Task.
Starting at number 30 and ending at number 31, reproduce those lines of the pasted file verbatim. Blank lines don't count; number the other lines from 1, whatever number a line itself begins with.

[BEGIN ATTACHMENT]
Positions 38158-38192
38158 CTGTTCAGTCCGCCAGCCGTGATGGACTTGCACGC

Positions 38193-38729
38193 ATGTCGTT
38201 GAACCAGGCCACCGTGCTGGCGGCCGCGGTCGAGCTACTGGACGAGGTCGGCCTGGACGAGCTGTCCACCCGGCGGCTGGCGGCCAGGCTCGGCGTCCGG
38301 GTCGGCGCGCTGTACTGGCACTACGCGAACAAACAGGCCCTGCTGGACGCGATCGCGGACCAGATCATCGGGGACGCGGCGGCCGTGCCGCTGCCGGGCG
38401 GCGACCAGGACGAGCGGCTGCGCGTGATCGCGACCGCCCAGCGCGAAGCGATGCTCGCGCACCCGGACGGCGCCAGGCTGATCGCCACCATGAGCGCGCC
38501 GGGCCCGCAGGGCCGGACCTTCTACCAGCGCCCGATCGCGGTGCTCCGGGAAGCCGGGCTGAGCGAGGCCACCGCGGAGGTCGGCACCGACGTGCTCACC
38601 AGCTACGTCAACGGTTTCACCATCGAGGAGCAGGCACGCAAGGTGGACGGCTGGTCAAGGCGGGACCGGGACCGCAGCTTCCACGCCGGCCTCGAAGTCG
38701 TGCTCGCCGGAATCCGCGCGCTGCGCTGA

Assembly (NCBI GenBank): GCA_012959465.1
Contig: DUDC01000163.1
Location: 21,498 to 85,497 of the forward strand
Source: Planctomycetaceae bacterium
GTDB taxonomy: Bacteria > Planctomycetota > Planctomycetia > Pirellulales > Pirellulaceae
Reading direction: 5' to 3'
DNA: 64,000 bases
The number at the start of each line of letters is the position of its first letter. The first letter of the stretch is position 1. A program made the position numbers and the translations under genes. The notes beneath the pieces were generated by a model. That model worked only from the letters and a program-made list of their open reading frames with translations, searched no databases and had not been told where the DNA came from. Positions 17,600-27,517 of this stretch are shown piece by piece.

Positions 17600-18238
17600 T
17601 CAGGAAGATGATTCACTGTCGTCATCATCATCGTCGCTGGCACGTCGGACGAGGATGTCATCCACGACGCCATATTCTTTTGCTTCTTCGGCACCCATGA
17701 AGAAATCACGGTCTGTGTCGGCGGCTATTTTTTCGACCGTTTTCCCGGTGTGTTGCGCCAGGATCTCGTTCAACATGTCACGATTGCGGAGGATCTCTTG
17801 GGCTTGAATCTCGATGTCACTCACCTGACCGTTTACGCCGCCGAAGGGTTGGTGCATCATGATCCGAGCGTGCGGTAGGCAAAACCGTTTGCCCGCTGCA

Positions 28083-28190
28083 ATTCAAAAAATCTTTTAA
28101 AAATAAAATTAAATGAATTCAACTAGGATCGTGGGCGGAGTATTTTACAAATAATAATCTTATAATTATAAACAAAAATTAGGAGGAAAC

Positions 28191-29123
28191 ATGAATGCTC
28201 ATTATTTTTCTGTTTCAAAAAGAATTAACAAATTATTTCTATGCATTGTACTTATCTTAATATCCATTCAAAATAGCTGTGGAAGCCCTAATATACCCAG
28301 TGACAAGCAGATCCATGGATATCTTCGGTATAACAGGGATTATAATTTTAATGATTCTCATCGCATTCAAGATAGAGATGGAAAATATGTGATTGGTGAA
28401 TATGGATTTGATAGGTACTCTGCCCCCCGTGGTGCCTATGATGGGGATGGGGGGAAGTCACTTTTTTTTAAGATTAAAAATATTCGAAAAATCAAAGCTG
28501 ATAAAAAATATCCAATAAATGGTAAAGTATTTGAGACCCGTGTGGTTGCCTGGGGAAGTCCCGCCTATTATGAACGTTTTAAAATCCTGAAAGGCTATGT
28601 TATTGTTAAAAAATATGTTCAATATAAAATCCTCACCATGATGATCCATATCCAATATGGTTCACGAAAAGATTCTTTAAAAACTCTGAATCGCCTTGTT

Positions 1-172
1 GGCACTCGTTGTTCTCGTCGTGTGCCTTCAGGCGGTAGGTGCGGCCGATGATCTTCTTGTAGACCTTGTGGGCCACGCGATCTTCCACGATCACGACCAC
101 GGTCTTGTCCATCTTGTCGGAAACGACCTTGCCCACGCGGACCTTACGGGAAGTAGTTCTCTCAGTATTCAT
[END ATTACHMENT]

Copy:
28301 TGACAAGCAGATCCATGGATATCTTCGGTATAACAGGGATTATAATTTTAATGATTCTCATCGCATTCAAGATAGAGATGGAAAATATGTGATTGGTGAA
28401 TATGGATTTGATAGGTACTCTGCCCCCCGTGGTGCCTATGATGGGGATGGGGGGAAGTCACTTTTTTTTAAGATTAAAAATATTCGAAAAATCAAAGCTG